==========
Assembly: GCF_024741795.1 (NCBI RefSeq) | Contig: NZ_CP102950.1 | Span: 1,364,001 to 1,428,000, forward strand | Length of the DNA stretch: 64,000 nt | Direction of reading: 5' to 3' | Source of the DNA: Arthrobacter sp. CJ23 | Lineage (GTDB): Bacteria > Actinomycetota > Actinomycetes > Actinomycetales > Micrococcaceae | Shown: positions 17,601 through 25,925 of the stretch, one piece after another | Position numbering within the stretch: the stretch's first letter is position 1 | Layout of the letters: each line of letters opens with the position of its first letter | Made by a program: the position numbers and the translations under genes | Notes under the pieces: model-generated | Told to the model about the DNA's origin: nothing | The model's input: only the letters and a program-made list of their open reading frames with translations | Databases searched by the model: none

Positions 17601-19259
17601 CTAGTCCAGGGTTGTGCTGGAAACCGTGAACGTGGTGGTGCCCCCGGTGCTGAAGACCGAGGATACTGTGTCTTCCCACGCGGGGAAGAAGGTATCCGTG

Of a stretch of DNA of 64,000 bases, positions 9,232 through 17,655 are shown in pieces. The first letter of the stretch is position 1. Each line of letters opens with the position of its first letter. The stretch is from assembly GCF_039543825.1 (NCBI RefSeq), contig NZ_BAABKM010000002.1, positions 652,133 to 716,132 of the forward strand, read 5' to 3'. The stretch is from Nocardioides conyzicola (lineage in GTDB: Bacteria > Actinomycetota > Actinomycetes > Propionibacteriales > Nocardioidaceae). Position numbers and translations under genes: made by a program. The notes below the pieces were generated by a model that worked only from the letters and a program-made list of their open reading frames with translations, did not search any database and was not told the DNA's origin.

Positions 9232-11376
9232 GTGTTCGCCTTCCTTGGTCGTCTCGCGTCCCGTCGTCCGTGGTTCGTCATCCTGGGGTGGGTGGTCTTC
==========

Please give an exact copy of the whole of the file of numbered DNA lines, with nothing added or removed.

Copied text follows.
Assembly: GCF_024741795.1 (NCBI RefSeq) | Contig: NZ_CP102950.1 | Span: 1,364,001 to 1,428,000, forward strand | Length of the DNA stretch: 64,000 nt | Direction of reading: 5' to 3' | Source of the DNA: Arthrobacter sp. CJ23 | Lineage (GTDB): Bacteria > Actinomycetota > Actinomycetes > Actinomycetales > Micrococcaceae | Shown: positions 17,601 through 25,925 of the stretch, one piece after another | Position numbering within the stretch: the stretch's first letter is position 1 | Layout of the letters: each line of letters opens with the position of its first letter | Made by a program: the position numbers and the translations under genes | Notes under the pieces: model-generated | Told to the model about the DNA's origin: nothing | The model's input: only the letters and a program-made list of their open reading frames with translations | Databases searched by the model: none

Positions 17601-19259
17601 CTAGTCCAGGGTTGTGCTGGAAACCGTGAACGTGGTGGTGCCCCCGGTGCTGAAGACCGAGGATACTGTGTCTTCCCACGCGGGGAAGAAGGTATCCGTG

Of a stretch of DNA of 64,000 bases, positions 9,232 through 17,655 are shown in pieces. The first letter of the stretch is position 1. Each line of letters opens with the position of its first letter. The stretch is from assembly GCF_039543825.1 (NCBI RefSeq), contig NZ_BAABKM010000002.1, positions 652,133 to 716,132 of the forward strand, read 5' to 3'. The stretch is from Nocardioides conyzicola (lineage in GTDB: Bacteria > Actinomycetota > Actinomycetes > Propionibacteriales > Nocardioidaceae). Position numbers and translations under genes: made by a program. The notes below the pieces were generated by a model that worked only from the letters and a program-made list of their open reading frames with translations, did not search any database and was not told the DNA's origin.

Positions 9232-11376
9232 GTGTTCGCCTTCCTTGGTCGTCTCGCGTCCCGTCGTCCGTGGTTCGTCATCCTGGGGTGGGTGGTCTTC